No major meal is complete without the appropriate side dishes. Pierogi is a staple. The fillings ranged from traditional cheese and sauerkraut, to the favorite of my mother, Rose — she was the only one — lekvar, a prune filling.

Next came the bobalky, small dough balls baked, then fried in butter and onion before being covered with a ladle of a cooked white bean sauce.

Once the family pushed away from their respective seats — some slowly, others anxiously — gifts were exchanged as the coffee percolated in MaryAnn’s small kitchen.

After gifts and laughs, the groups would return to the large table. Sometimes children would sidle up to a parent as the cookie trays arrived before the groups departed.

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The kolachky cookie remains my favorite, a dough cookie often rolled up with apricot preserves, a nut filling or, of course, lekvar. The short, stubby confections were always topped with sprinkles of powdered sugar.

Also available that night — and again the next morning — was a poppyseed or nut kolac, a type of pastry that holds a portion of filling surrounded by a puffy dough.

Before the final hugs and kisses of the night, each family had a bag from MaryAnn — a quart of mushroom soup, at least one kolac and that precious, decorated tin box of cookies: kolachky, thumbprint cookies and jelly-filled pressed cookies.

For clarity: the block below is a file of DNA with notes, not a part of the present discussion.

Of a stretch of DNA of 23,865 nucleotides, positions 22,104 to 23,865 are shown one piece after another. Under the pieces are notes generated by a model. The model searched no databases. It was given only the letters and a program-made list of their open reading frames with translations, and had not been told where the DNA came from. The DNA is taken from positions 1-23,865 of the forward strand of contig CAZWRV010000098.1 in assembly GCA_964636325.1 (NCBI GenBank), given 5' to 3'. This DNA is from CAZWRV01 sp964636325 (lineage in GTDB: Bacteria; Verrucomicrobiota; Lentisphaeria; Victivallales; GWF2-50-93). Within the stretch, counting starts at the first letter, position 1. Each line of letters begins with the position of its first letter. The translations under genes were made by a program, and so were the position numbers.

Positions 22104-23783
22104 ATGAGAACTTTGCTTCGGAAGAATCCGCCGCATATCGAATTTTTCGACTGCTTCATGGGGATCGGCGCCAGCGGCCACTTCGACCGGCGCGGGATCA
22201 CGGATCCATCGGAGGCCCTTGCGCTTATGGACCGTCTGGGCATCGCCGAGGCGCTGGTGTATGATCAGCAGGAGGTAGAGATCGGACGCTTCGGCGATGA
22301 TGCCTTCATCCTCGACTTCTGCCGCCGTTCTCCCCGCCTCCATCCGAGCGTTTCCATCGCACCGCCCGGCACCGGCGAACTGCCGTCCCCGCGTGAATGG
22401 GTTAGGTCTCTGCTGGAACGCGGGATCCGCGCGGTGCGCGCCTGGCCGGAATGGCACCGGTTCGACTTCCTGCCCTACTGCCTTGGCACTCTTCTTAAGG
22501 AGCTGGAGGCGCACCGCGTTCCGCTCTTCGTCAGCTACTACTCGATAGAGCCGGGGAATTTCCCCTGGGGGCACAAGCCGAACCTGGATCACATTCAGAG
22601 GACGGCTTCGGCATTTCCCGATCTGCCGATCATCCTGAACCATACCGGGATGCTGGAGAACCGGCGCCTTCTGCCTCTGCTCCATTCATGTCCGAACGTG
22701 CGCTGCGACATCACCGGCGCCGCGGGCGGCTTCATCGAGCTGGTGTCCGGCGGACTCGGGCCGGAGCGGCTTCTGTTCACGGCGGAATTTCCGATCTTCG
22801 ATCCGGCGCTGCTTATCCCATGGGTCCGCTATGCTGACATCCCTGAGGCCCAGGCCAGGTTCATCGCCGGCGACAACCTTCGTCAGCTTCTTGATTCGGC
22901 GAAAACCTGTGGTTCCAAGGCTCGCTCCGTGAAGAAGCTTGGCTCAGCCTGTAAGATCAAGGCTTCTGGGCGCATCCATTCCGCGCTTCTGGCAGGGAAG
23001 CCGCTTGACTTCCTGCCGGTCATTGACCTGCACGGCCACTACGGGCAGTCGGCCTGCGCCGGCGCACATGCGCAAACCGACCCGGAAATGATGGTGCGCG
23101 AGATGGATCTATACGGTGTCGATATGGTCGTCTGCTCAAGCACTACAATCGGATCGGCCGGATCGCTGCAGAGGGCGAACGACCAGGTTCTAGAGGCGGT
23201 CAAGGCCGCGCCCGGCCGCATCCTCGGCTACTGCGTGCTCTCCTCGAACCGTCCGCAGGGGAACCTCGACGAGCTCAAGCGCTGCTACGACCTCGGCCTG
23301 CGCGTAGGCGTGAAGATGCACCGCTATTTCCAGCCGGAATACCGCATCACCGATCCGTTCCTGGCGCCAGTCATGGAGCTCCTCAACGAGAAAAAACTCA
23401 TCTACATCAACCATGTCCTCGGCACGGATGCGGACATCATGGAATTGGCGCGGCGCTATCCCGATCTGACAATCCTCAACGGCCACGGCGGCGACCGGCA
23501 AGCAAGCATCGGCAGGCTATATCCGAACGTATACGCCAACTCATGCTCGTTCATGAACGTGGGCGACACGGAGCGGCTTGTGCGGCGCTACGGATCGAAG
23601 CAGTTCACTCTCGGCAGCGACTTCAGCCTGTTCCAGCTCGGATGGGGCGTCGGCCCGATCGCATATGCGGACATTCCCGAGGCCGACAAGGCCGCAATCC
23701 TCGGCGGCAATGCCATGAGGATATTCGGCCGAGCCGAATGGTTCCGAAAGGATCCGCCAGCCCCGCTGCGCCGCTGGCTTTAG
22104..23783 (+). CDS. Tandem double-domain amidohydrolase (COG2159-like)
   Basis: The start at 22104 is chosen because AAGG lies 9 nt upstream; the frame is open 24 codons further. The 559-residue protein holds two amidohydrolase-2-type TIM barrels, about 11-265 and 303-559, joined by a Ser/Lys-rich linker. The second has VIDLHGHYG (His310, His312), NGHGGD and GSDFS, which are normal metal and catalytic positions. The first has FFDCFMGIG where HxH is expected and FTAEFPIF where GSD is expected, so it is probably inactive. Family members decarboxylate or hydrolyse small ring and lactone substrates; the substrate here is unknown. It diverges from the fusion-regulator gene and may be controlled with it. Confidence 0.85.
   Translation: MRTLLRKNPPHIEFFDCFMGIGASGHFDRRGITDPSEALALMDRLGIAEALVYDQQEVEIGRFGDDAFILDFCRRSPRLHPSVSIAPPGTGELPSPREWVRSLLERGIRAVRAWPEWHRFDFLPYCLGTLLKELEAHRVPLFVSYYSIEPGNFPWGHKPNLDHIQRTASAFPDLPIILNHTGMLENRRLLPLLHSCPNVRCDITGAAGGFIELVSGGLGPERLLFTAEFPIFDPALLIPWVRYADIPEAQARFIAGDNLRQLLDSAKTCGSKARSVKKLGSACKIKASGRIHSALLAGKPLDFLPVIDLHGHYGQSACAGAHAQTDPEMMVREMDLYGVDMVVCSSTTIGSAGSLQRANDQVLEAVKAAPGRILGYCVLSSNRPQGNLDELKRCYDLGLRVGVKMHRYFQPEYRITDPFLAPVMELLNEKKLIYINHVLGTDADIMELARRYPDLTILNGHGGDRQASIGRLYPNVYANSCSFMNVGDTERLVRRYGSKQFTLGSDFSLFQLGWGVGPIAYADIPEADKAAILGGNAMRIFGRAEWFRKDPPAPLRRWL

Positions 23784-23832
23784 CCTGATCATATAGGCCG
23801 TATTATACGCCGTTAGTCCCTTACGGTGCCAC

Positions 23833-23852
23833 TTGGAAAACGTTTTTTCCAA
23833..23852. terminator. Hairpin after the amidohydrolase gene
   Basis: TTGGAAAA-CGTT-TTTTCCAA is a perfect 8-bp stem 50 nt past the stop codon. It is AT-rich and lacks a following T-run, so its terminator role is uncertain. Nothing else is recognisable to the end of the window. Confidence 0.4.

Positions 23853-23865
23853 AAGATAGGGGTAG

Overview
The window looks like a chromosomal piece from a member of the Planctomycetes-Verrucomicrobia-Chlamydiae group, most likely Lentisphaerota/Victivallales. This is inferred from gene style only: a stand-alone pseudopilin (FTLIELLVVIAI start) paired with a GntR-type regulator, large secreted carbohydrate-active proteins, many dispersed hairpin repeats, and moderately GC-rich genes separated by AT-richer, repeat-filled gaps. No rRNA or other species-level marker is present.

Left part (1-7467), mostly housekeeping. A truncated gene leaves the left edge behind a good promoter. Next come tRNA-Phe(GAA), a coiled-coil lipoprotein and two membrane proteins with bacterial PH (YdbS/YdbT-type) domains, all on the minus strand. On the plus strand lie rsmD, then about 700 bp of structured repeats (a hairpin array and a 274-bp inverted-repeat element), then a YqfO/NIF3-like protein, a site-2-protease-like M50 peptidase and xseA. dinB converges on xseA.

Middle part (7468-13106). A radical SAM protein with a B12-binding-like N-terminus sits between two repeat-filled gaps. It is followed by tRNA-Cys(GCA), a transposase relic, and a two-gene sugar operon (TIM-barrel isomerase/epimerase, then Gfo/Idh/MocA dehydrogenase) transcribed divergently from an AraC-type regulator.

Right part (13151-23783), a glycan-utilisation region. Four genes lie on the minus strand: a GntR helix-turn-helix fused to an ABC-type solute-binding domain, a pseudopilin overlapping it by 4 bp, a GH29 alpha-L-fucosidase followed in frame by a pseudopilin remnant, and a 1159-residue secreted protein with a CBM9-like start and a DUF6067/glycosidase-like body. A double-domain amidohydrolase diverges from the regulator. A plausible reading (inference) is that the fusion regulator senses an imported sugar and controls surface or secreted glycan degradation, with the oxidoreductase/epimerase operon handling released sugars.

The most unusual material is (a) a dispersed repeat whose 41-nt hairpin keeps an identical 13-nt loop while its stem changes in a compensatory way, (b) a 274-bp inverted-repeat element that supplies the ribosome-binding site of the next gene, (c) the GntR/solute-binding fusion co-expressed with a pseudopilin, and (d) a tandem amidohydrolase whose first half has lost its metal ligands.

It’s been more than a decade since I enjoyed that wonderful meal on Dimmock Hill, eight years since my father passed and one year since I lost my mom, but I can place myself at that table at age 8, 12, 18 — and then with my wife, Reda, introducing her to that magical night of family, friends and food.

MaryAnn, the last surviving Hudy of that generation, will again be in that small kitchen this Christmas week. She will make one meal for her youngest, David, my cousin, and his family to share the weekend before, with help from her oldest son, Stevie.

Through the years, the gathering has grown smaller, but the memories, shared by multiple generations and the people with whom we spent those Christmas Eves, remain forever in our hearts.

MaryAnn’s Mushroom Soup (sour)

Makes 12 quarts


  • 3/4 pound dried peas
  • 1/2 pound barley
  • 6 pounds sauerkraut (set juice aside)
  • 1/2 pound of dried popinki (honey mushrooms) — formally measured in a Charles Chip can
  • 1/2 head of cabbage, shredded
  • 4 to 5 garlic cloves
  • 2 large bay leaves crumbled
  • 1/2 tsp. allspice
  • 1/2 tsp. peppercorns
  • 2 tbs. salt (more to taste)
  • 1 heaping tbs. sugar
  • 1 quart tomato juice

Zaprashka (a roux of butter, onion, flour)

  • 1 lb. oleo (butter)
  • 1 huge onion chopped
  • 1 heaping wooden spoon of flour
  • Warm on stovetop until nutty brown, add 1 tbs. water as needed to make roux


Cook peas separately. Chop sauerkraut. Soak mushrooms, wash several times and then chop.

Place barley, drained sauerkraut, onions in large pot. Add garlic, bay leaves, allspice, peppercorns, salt, sugar, and tomato juice.

Bring to a boil and simmer, then add zaprashka. When sauerkraut is almost tender, add cabbage and cook until tender.

Add reserved sauerkraut juice to taste.

Categories: Celebrate, Food